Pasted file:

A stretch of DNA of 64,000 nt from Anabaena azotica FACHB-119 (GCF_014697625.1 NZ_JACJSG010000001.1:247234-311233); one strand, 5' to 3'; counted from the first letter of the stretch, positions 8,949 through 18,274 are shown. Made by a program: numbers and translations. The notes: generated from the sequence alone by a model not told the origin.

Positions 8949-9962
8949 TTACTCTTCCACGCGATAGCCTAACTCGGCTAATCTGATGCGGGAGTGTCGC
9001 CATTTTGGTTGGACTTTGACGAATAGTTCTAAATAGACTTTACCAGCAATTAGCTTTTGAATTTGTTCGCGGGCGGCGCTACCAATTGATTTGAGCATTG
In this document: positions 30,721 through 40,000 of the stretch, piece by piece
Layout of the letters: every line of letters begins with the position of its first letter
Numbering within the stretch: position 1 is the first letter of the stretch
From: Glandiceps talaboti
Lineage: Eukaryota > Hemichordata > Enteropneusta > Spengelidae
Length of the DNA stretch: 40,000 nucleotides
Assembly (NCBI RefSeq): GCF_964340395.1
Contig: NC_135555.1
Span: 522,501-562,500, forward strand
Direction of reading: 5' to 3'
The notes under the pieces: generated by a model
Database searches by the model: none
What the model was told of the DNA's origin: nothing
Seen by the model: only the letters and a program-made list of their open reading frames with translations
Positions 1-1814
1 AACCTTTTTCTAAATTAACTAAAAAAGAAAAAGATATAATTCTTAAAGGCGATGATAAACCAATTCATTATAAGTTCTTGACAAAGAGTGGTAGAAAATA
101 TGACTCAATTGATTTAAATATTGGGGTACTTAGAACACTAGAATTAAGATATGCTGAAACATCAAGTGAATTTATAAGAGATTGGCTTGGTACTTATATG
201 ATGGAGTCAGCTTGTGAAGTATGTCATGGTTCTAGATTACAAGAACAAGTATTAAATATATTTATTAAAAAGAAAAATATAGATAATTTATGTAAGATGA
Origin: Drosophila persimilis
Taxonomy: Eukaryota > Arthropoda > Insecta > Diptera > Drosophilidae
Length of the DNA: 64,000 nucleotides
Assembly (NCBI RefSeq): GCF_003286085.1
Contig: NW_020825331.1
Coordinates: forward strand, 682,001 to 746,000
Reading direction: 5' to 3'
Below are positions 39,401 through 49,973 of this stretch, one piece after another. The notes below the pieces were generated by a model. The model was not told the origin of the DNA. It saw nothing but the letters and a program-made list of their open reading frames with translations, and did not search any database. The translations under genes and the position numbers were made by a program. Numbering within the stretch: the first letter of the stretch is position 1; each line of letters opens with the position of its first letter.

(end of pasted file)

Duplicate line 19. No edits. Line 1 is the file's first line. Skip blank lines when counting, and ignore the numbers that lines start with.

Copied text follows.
Positions 1-1814